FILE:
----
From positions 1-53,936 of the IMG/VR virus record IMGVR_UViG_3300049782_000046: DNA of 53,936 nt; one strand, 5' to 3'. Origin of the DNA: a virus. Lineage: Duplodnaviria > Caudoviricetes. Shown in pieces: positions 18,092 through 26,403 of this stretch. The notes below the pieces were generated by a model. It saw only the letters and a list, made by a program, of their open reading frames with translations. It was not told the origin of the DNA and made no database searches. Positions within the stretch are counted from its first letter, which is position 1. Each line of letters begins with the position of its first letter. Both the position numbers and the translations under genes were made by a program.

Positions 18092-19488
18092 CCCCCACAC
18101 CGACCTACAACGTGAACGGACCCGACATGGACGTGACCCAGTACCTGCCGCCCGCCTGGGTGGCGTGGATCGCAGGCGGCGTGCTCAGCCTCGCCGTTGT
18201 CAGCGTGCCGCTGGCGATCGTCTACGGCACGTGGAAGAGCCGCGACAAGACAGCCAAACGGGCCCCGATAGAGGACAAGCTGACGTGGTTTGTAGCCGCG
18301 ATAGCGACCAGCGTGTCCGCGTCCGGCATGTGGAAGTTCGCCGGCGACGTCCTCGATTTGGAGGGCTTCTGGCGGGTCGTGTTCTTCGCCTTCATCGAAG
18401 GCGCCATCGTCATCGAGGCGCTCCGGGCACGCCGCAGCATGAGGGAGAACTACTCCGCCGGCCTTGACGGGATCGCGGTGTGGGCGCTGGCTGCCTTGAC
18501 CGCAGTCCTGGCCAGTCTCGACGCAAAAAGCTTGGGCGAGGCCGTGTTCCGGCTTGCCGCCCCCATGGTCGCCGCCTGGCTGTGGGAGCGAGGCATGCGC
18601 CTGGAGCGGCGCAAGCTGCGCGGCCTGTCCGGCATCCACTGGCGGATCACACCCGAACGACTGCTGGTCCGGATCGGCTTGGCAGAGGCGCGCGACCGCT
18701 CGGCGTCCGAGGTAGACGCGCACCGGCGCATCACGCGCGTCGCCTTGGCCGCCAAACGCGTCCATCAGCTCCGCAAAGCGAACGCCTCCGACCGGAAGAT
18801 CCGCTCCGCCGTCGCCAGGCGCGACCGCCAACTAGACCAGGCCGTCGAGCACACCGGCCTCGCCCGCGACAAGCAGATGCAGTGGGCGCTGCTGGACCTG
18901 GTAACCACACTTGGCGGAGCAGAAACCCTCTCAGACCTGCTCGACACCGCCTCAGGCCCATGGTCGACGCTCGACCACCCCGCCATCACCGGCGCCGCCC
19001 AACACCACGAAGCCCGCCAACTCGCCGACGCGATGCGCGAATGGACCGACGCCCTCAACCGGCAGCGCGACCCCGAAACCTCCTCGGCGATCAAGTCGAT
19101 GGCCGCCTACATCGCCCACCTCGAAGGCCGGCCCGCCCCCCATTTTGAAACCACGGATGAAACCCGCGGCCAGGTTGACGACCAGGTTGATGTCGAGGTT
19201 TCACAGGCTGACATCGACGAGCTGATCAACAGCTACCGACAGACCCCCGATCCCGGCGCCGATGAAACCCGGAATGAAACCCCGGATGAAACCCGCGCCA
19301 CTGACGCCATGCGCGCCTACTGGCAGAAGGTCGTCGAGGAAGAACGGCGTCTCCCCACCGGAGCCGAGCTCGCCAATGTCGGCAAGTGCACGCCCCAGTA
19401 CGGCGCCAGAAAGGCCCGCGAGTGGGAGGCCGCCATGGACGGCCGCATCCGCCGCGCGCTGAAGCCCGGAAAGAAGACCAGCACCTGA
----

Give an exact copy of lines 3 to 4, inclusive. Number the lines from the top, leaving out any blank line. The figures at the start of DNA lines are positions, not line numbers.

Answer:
18092 CCCCCACAC
18101 CGACCTACAACGTGAACGGACCCGACATGGACGTGACCCAGTACCTGCCGCCCGCCTGGGTGGCGTGGATCGCAGGCGGCGTGCTCAGCCTCGCCGTTGT